DOE is authorized to exempt the identified products on a case-by-case basis if it can be shown that a product cannot be manufactured without a chlorine containing pigment or one that has inadvertent PCBs. The exemptions must be renewed annually. Any exemption is contingent upon DOE determining that it will not cause harm to human health, the environment, or the ability of entities regulated to comply with water quality standards.
What is well understood is that a byproduct of the manufacturing of some pigments that contain chlorine is the creation of several of the 209 PCBs. The PCBs that are created are referred to as inadvertent PCBs and the allowable amount is highly regulated by the Environmental Protection Agency (EPA). The allowable amount is 25 parts per million (ppm) with an average not to exceed 50 parts per million (ppm). The concentration of the PCBs in these pigments is considered a trace amount, which is commonly defined as less than 100 parts per million.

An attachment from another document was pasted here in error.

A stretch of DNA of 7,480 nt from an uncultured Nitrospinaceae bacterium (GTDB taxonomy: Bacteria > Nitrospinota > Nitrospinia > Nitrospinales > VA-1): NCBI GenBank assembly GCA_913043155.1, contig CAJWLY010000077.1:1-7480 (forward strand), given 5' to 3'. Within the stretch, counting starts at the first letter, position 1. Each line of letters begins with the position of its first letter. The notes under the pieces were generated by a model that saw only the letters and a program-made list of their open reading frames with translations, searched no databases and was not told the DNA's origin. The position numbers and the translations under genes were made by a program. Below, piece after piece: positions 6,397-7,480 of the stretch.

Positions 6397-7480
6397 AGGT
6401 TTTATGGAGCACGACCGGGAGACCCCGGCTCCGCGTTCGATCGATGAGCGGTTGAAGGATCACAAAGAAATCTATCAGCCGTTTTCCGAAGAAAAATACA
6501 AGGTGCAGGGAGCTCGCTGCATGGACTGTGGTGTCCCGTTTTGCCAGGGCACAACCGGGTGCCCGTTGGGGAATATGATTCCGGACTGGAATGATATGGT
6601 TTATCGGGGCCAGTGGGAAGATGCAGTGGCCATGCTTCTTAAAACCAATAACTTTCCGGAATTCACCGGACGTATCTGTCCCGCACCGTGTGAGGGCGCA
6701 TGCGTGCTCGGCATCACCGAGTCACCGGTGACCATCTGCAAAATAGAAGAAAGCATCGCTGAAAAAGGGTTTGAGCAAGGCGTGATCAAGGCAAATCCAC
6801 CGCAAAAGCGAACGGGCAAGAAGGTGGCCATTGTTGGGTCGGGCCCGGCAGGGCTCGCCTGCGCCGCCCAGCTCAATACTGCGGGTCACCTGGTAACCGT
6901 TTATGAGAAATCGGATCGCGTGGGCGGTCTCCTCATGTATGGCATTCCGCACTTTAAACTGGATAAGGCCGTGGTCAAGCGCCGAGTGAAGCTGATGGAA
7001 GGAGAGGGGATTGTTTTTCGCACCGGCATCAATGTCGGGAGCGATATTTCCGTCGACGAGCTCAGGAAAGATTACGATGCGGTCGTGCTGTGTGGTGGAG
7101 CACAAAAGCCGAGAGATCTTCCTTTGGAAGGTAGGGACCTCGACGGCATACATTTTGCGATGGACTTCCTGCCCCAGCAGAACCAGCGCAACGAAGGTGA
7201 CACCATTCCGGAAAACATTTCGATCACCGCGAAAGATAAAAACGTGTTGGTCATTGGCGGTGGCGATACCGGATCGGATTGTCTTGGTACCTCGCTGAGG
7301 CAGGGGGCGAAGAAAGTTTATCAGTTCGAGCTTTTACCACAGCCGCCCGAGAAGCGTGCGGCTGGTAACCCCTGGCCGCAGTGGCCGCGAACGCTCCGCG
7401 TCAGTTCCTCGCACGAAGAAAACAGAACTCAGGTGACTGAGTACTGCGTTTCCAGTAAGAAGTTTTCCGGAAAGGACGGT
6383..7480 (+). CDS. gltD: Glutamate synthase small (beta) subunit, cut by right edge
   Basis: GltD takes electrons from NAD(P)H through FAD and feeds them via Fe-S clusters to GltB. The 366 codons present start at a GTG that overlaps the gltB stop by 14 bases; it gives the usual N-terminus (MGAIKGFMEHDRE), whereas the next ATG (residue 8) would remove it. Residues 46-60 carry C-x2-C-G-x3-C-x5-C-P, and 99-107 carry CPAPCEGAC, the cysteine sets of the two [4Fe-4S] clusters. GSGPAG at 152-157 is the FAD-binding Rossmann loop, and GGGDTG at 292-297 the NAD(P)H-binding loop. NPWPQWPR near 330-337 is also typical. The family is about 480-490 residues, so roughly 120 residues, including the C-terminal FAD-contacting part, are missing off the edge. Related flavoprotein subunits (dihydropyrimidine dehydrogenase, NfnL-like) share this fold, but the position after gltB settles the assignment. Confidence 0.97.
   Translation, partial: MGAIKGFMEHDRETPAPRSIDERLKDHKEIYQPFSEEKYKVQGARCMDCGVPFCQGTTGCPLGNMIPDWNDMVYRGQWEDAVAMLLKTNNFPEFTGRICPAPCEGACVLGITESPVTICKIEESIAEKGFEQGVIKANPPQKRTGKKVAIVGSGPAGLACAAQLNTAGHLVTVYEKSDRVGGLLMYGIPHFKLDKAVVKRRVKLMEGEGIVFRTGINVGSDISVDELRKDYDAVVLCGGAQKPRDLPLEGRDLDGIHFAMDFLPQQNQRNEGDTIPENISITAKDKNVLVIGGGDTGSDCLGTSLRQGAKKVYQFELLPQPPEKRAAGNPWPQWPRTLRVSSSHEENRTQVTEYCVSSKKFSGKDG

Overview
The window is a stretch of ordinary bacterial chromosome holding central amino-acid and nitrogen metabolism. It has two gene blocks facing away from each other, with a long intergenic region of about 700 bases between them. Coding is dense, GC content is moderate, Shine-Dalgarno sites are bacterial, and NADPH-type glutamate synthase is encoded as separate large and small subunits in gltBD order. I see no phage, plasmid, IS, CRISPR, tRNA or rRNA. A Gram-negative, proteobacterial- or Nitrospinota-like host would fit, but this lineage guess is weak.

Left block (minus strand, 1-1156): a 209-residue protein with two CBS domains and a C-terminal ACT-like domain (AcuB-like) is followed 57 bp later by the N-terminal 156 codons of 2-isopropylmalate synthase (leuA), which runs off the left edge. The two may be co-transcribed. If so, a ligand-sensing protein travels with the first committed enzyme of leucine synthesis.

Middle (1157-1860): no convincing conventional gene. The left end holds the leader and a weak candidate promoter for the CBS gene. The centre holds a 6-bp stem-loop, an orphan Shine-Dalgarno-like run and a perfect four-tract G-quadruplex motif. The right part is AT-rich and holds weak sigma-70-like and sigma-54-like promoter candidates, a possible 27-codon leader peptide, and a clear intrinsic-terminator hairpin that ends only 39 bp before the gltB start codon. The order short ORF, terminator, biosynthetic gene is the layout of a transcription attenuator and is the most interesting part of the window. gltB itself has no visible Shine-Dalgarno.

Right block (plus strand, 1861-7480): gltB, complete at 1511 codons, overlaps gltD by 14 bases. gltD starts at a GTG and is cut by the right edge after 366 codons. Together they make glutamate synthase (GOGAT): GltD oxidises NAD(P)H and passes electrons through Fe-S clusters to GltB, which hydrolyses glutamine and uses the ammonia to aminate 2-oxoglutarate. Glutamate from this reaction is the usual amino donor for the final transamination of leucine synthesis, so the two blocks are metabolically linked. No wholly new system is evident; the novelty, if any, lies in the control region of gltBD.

Two of the most common pigments used in four color process printing are diarylide for yellow and phthalocyanine used in cyan. Both pigments contain chlorine and during their manufacturing can create inadvertent PCBs. Testing performed by the DOE in 2022 on several ink samples of water-based inkjet ink and offset lithographic inks indicated that total PCB concentration ranged from 0.0000959 ppm as an estimate, to 40.2ppm for one yellow ink. There was one sample where no PCBs were found. For the 17 printing ink samples with detected levels of PCBs, four had PCBs below 0.01 ppm, four ranged from 0.01 to 0.1 ppm, eight ranged from 0.1 to 10 ppm and one was above 10 ppm. The unexplained and disturbing aspect of the testing performed by DOE is that PCBs were found in all 4 colors of the offset inks that were tested, when only the cyan and yellow should have tested positive for PCBs.
While the measured concentrations of PCBs in inks are extremely low, they are not low enough to warrant an exemption because the DOE set a water quality standard of 7 parts per quadrillion. This standard is so low that it is essentially zero, which means that any PCB that is present – even in a single part per million contained in a product such as paper that has been collected for recycling - would be orders of magnitude (about 300 million times) greater than the water quality standard and most likely be banned because there is at least one paper recycling mills in Washington that would not be able to meet the water quality standard.